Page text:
The Upper Gallery of the Ducal Palace functions as an entrance to the main chambers of the Museum, connecting the Banqueting Hall, the Chapel and the Great Hall.
This is an excellent place to notice some of the thirty-nine chimneys, which are connected to most, but not all, of the fireplaces inside the Palace, which demonstrate how, in the 15th century, the Palace was kept warm and comfortable even on cold and wet days.
From the Upper Gallery it is also possible to appreciate the steep inclination of the roof, which corresponds, in the interior, to the magnificent ceilings shaped as inverted boats, in line with contemporary 15th century designs in north European Countries.
By looking down, it is also possible to observe the arches of the lower Courtyard and appreciate the inherent beauty of combining stone with the ceramic materials used for of the roof, the chimneys, and the wooden doors and ceilings.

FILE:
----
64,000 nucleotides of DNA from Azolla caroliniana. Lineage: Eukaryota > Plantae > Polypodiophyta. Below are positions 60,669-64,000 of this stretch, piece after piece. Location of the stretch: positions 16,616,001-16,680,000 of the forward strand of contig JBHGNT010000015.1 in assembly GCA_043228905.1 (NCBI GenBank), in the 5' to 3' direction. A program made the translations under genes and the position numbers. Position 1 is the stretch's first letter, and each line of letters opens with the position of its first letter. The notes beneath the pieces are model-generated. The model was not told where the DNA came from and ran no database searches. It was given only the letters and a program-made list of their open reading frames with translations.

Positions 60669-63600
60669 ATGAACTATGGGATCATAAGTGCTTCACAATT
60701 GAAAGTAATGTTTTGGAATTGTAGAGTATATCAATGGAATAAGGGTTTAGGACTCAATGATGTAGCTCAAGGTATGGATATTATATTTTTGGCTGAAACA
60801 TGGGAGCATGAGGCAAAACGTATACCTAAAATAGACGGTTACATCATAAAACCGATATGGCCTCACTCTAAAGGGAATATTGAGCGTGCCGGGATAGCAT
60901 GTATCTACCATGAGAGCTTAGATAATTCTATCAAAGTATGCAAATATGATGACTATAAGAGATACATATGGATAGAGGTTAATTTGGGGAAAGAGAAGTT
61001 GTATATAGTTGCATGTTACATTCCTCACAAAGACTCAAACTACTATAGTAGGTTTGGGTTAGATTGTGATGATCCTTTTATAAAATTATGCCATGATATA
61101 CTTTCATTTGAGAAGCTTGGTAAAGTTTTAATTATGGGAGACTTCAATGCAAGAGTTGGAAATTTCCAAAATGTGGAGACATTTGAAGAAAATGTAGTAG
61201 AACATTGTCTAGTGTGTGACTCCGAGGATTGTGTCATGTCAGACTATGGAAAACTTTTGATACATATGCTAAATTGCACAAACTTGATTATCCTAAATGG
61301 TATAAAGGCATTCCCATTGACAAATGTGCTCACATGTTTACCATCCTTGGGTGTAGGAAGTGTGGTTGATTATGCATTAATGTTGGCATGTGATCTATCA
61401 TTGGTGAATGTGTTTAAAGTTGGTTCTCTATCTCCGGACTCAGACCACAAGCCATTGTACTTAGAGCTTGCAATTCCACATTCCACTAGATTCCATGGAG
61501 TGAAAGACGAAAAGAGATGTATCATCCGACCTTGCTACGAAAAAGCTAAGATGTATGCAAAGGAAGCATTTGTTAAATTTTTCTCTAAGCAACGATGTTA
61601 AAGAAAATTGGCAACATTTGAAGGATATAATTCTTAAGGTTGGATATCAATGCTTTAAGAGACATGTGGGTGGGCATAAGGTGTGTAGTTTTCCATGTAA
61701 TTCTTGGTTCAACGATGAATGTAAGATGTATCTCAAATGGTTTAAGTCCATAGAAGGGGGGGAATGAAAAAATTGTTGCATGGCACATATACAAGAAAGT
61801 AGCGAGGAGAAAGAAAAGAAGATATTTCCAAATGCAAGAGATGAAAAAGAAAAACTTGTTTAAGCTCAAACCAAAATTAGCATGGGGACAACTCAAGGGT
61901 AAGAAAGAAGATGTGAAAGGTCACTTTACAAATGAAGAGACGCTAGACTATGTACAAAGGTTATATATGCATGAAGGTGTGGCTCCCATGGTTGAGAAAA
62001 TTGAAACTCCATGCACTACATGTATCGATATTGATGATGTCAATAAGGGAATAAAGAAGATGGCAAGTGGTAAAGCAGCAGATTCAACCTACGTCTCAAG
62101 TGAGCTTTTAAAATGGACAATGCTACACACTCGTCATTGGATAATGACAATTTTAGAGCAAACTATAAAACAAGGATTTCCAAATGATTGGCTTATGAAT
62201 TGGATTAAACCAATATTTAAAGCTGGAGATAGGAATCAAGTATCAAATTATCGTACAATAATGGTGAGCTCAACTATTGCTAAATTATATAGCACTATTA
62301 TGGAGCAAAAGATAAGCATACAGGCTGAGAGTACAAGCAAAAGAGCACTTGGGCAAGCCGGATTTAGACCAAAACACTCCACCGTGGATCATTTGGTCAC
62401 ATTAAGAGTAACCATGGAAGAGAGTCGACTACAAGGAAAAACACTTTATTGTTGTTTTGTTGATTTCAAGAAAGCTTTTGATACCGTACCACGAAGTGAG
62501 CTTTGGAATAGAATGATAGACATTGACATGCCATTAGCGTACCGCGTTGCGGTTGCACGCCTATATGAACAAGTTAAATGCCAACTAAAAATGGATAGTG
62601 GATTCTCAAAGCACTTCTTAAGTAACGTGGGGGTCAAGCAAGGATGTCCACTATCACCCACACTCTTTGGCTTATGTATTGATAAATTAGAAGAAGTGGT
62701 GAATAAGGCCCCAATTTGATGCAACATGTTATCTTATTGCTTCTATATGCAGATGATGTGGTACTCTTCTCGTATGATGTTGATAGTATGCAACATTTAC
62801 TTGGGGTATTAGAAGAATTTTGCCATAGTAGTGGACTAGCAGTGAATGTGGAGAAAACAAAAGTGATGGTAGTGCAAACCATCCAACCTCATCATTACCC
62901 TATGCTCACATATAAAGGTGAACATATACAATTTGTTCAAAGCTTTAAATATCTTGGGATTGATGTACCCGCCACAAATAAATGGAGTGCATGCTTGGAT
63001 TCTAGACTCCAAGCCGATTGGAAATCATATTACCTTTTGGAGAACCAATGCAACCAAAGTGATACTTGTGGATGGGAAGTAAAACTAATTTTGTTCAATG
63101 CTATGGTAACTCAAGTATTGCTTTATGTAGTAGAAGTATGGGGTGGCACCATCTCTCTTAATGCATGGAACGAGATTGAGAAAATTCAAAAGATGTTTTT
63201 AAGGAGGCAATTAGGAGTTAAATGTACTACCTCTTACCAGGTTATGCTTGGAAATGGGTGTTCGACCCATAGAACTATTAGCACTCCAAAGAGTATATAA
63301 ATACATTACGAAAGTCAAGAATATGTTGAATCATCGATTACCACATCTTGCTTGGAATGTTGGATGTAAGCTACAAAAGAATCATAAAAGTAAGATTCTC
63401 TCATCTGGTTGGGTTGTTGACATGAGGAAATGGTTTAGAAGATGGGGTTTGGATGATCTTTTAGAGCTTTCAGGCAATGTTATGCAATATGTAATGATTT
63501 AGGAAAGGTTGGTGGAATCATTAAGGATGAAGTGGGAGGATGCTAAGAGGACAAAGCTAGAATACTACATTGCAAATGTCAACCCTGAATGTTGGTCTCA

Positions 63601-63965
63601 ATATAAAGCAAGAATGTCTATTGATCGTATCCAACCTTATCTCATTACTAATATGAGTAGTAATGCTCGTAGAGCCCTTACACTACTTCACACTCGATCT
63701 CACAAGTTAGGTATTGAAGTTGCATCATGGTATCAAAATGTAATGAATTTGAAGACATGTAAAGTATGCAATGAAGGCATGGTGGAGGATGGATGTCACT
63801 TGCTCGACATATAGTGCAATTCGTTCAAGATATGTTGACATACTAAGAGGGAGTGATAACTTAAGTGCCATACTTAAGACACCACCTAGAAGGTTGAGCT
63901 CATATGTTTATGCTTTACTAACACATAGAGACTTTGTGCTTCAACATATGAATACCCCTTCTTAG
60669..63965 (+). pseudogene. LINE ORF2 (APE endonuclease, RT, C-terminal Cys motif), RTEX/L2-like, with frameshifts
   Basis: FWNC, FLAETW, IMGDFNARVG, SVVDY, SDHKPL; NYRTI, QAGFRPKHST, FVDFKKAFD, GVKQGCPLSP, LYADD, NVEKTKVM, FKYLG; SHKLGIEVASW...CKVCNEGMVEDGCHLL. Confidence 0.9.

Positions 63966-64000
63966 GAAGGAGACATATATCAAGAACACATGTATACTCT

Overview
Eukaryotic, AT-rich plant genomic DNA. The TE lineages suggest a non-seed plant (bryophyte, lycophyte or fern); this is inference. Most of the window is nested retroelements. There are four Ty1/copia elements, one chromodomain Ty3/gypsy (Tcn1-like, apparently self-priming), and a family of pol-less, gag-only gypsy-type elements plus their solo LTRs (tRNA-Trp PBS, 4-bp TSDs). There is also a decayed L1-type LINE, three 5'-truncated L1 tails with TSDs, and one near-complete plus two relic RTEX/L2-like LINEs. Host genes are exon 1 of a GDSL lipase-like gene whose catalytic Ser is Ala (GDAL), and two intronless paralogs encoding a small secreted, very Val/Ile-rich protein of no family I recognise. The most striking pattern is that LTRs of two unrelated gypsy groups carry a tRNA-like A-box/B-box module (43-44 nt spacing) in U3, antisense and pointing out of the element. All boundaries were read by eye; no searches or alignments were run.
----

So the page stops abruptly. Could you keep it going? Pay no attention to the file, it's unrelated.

The courtyard in the 15th century
The various chambers in the Ducal Palace were structured around the courtyard. But in the 15th century there a footbridge that crossed over the courtyard in order to connect the chapel (east wing) to the front part of the Palace (west wing).
This bridge – which was destroyed in the 1st half of the 19th century – leads to the belief, by comparison to other Palaces of the same period, that there was a loggia (a covered exterior gallery) in the front part of the Palace.